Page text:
United Nations Sudan Situation Report 7 Apr 2005

Situation Report
Originally published
Key Developments:

Today in Khartoum, the UN Country team for the North and the South met jointly for the second time since the signing of the CPA. Discussions focused on common policies such as return and reintegration.

SRSG Pronk, PDSRSG Zerihoun, and FC Akbar met with an SPLM delegation that is part of the advance team that has arrived in Khartoum. The same team along with the Police Commissioner also met with a GoS inter-ministerial committee charged with evaluating Security Council resolutions (1590, 1591, 1593) and reporting to the Council of Ministers. In both meetings, discussions covered the UNMIS mandate and deployment issues, SOFA and model SOFA, freedom of movement and notifications, security in critical areas, and the return of IDPs.

Security Issues:

North Darfur: On 4 Apr, Jebel Si and Dali IDP camps near Tawilla reported heavy gunfire in their areas. Reportedly one child was killed and two people were wounded. As a result of the attack, the majority of residents of both camps have scattered. AMIS is investigating.

South Darfur: Armed tribesmen reportedly attacked several villages northeast and east of Thur since 31 March. On 4 Apr., several trucks with hundreds of Thur residents were seen arriving from Thur into Kass. No reports yet received on casualties.

An INGO reported that two of its vehicles, both clearly identified, were ambushed at Teiga, between Kindiger and Manawashi, on 6 Apr. at approximately 13:00. These vehicles were exiting SLA areas, moving back to Manawashi and Nyala. There were no casualties but one vehicle was hit. SLA and nomadic tribal militias had been engaged in fighting on this road the previous day (5 Apr.).

West Darfur: On 7 Apr., a pro-government demonstration took place in front of the OCHA compound in El Geneina, protesting the SC Resolution 1593. The demonstration was attended by 200 -- 300 people with no incidents of aggression. A petition was delivered to the UN protesting the resolution.

Political/Civil Affairs:

On 5 Apr., UNMIS officials met with Emanwell Kur, the Church leader in El Fasher. The Church has 6000 members, and this year is the year of reconciliation and confidence building. The Church also has good relations with the Muslim Sufi community.

On 6 Apr., UNMIS officials held an introductory meeting in El Fahser with Muslim leaders from North Darfur, including the Director General of the Ministry of Social and Cultural Affairs. During the meeting, UNMIS explained its mandate in assisting civil society in reconciliation. All participants showed a willingness to cooperate, and scheduled further information sharing meetings for the near future.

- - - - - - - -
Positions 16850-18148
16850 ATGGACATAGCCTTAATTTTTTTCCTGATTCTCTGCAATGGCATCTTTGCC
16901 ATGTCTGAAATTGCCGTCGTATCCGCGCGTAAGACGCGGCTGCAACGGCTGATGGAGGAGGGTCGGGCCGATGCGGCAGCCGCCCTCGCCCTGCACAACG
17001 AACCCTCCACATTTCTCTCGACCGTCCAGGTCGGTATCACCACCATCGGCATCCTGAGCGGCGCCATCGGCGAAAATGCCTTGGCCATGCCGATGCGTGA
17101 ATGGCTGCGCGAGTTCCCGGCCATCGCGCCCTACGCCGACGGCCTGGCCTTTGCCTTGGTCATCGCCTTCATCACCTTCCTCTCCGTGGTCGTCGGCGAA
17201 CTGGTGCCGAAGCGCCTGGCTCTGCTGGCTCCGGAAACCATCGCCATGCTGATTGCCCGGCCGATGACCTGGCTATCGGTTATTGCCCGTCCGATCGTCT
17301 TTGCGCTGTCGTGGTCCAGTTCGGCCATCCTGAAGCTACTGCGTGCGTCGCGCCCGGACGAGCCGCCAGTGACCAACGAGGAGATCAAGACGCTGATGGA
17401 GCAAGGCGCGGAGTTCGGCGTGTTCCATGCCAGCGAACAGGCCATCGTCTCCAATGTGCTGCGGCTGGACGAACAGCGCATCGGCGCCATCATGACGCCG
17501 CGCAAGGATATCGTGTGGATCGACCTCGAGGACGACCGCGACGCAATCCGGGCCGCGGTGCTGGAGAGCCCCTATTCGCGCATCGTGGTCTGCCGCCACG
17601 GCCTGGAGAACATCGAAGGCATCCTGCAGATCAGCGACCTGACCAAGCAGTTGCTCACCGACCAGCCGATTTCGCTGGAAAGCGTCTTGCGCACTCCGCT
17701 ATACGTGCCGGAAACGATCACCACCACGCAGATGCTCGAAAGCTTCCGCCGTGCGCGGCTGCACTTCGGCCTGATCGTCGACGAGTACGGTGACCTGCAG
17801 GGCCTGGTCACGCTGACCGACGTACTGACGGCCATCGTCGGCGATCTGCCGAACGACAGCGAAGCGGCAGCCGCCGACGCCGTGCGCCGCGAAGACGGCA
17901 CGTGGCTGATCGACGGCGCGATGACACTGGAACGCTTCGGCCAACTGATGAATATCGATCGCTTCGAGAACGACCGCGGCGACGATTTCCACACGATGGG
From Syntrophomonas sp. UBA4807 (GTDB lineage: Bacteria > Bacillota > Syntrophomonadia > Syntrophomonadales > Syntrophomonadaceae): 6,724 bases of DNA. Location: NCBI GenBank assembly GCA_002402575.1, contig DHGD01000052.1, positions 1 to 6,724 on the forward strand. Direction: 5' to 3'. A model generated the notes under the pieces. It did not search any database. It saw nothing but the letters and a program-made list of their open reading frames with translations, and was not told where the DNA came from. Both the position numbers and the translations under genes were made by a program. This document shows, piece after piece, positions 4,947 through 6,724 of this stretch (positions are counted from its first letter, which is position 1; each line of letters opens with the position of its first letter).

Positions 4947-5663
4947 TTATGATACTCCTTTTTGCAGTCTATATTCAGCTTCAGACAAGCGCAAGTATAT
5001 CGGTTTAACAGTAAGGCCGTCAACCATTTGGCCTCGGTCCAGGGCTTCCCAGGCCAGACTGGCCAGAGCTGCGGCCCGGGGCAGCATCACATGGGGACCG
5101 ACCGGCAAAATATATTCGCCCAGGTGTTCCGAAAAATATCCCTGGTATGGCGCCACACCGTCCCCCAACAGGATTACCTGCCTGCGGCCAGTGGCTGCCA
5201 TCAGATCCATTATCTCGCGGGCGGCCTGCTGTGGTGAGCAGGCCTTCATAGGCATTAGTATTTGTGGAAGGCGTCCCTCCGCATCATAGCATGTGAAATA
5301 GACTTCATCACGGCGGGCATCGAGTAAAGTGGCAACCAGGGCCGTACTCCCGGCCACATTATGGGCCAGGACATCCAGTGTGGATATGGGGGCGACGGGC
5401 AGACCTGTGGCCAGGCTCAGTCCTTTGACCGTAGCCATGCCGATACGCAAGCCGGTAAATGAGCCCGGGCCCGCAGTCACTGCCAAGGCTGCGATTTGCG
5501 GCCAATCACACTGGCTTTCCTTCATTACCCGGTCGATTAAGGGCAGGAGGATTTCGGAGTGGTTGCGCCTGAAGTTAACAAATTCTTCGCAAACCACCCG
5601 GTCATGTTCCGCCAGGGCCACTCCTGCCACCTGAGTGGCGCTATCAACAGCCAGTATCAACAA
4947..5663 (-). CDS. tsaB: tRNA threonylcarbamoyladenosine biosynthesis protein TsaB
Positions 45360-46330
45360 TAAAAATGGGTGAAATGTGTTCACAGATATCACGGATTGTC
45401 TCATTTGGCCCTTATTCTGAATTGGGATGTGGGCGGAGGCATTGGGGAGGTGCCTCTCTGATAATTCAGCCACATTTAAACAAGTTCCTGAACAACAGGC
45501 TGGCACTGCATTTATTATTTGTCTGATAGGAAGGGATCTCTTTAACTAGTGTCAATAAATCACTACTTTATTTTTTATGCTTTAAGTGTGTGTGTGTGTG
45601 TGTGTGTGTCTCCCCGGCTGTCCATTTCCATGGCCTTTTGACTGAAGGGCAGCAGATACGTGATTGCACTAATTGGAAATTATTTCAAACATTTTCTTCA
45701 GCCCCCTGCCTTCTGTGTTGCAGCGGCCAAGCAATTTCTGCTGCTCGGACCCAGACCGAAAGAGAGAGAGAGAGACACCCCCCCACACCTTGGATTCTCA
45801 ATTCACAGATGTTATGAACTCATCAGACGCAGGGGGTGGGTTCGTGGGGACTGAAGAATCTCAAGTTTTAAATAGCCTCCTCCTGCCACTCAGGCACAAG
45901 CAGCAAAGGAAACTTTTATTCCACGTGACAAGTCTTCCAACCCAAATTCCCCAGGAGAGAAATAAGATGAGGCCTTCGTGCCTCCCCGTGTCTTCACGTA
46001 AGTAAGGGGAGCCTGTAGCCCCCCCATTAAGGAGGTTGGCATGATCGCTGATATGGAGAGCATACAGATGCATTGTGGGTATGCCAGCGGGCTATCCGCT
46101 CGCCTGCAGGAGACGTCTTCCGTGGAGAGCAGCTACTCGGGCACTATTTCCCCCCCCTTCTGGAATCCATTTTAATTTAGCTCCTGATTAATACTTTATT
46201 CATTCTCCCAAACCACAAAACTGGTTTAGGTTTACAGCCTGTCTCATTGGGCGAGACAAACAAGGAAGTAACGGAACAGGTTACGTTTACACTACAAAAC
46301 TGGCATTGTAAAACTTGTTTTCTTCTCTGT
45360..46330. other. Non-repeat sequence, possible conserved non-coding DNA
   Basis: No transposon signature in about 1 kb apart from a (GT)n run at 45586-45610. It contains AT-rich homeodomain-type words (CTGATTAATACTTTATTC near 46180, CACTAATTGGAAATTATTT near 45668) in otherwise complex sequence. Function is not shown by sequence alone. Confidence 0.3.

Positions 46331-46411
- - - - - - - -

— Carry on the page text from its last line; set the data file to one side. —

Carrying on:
Local Media: The local radio station in El Fasher announced that in a meeting with tribal leaders on 4 Apr., the Commissioner of El-Waha locality in El Fasher (a locality of nomadic tribes in North and part of South Darfur) rejected Security Council Resolution 1593, and proclaimed that El-Waha will be the Falluja of Sudan if any of its people are taken to the ICC.

Humanitarian Affairs:


North Darfur: FAO delivered a quantity of agricultural tools to villages around Shadad to allow them to prepare soils before the rains. This INGO COOPI is planning to deliver tools and seeds to 3000 households around Mallit and Malha. It also intends to carry out vaccinations and de-worming of animals, targeting 9000 households in Mallit, Sayeh and Malha.

Camp Planning

North Darfur: In Abu Shouk II, OCHA led a survey team composed of urban planning technicians on 6 Apr. for demarcation of land destined to host the extension of the Abu Shouk IDP camp. The Urban Planning Department has committed to endorse the use of the demarcated land in a written letter addressed to OCHA on 7 Apr. In addition, WES (with the support of UNICEF) has completed the drilling of two boreholes and the fixing of 2 hand pumps along Wadi belt. The four water sources will guarantee a sufficient amount of water for the new site.


North Darfur: The team conducting the assessment on the Damrats in Kutum has successfully completed its assessment and met with the Al Waha (Commissioner for Nomads) on 5 April for a debriefing session.


South Sudan: The movement of people on the western side of the Nile River still continues. People coming from Yei on bicycles are now able to use the main road between Juba and Yei except for a small portion at 60 km where they have to go off-road to avoid land mines. However, it is difficult to identify whether these people have returned finally, or if they are visiting relatives or are business people.

In the sectoral meeting of water and sanitation this week, UNHCR pledged to fund the Swedish Free Mission to dig wells in Eastern Equatoria and other areas where there is guinea worm. However, there was a concern that the digging of bore wells in urban areas such as Juba does not provide a long-term solution given the growing population, fall in water levels and salty nature of the water.

A sectoral meeting on education took place on 5 Apr. and discussed problems facing returnee students. Among the problems were lack of classrooms and slow school registration due to change of policy. It has been reported that the President has declared free education in the Sudan. Some parents refused to pay the registration fees (SD 1,000) required by school administration. Schools are now planning to call for a meeting of parents. The representative of Ministry of Education in the meeting agreed to raise the issue of returnee and refugee students to the government.